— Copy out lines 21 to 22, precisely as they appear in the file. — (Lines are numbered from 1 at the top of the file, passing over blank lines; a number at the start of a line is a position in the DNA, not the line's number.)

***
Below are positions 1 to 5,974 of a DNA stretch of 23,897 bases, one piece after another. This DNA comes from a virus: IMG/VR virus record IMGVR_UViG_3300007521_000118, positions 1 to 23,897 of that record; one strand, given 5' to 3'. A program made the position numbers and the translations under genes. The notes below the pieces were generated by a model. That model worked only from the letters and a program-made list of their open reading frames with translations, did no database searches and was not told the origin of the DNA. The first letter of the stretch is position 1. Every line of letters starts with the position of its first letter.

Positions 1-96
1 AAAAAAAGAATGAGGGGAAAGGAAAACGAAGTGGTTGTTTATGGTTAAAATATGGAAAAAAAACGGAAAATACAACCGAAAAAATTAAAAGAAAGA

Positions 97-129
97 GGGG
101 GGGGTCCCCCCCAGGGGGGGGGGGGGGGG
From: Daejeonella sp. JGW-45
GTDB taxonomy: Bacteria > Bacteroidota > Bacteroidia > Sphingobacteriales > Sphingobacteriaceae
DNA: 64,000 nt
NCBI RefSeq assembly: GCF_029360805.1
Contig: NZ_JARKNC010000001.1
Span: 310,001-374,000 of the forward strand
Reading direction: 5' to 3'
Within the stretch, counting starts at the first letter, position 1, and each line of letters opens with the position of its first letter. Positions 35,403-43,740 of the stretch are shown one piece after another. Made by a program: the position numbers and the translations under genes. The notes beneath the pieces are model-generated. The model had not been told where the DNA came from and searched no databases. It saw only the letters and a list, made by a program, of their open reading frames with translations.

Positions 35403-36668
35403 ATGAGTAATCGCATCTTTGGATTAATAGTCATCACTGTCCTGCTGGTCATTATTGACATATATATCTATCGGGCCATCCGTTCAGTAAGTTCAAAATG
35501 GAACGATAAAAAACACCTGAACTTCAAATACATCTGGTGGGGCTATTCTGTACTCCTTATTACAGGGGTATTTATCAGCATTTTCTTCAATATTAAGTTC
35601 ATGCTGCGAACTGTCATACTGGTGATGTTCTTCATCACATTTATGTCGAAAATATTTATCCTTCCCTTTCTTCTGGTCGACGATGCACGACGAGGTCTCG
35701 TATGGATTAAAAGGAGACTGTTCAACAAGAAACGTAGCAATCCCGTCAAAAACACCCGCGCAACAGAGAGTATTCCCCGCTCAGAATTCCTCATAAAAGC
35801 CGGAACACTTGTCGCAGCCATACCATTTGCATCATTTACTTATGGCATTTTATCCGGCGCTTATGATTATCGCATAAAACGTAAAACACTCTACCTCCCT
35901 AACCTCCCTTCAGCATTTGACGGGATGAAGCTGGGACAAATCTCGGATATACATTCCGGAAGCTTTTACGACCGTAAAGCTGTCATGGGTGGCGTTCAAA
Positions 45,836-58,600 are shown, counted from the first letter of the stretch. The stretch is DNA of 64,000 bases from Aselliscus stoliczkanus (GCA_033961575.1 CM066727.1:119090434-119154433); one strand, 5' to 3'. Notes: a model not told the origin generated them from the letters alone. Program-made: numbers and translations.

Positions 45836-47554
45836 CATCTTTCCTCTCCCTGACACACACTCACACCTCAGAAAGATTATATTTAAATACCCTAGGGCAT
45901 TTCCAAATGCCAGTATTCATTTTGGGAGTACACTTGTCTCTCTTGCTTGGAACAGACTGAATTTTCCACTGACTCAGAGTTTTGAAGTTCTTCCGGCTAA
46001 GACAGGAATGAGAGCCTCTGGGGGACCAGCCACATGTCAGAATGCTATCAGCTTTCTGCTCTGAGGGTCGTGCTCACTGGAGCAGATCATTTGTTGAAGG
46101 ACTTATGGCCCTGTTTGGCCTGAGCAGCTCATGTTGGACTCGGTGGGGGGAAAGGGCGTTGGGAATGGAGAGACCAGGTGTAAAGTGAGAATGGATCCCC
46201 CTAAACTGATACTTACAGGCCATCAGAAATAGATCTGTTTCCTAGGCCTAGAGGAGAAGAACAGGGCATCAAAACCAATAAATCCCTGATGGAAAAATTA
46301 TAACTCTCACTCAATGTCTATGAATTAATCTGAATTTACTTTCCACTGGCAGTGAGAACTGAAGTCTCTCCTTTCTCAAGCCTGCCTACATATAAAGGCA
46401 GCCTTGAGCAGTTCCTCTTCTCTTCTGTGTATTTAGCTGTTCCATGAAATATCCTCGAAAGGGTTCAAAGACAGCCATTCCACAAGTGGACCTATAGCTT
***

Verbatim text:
35901 AACCTCCCTTCAGCATTTGACGGGATGAAGCTGGGACAAATCTCGGATATACATTCCGGAAGCTTTTACGACCGTAAAGCTGTCATGGGTGGCGTTCAAA
Positions 45,836-58,600 are shown, counted from the first letter of the stretch. The stretch is DNA of 64,000 bases from Aselliscus stoliczkanus (GCA_033961575.1 CM066727.1:119090434-119154433); one strand, 5' to 3'. Notes: a model not told the origin generated them from the letters alone. Program-made: numbers and translations.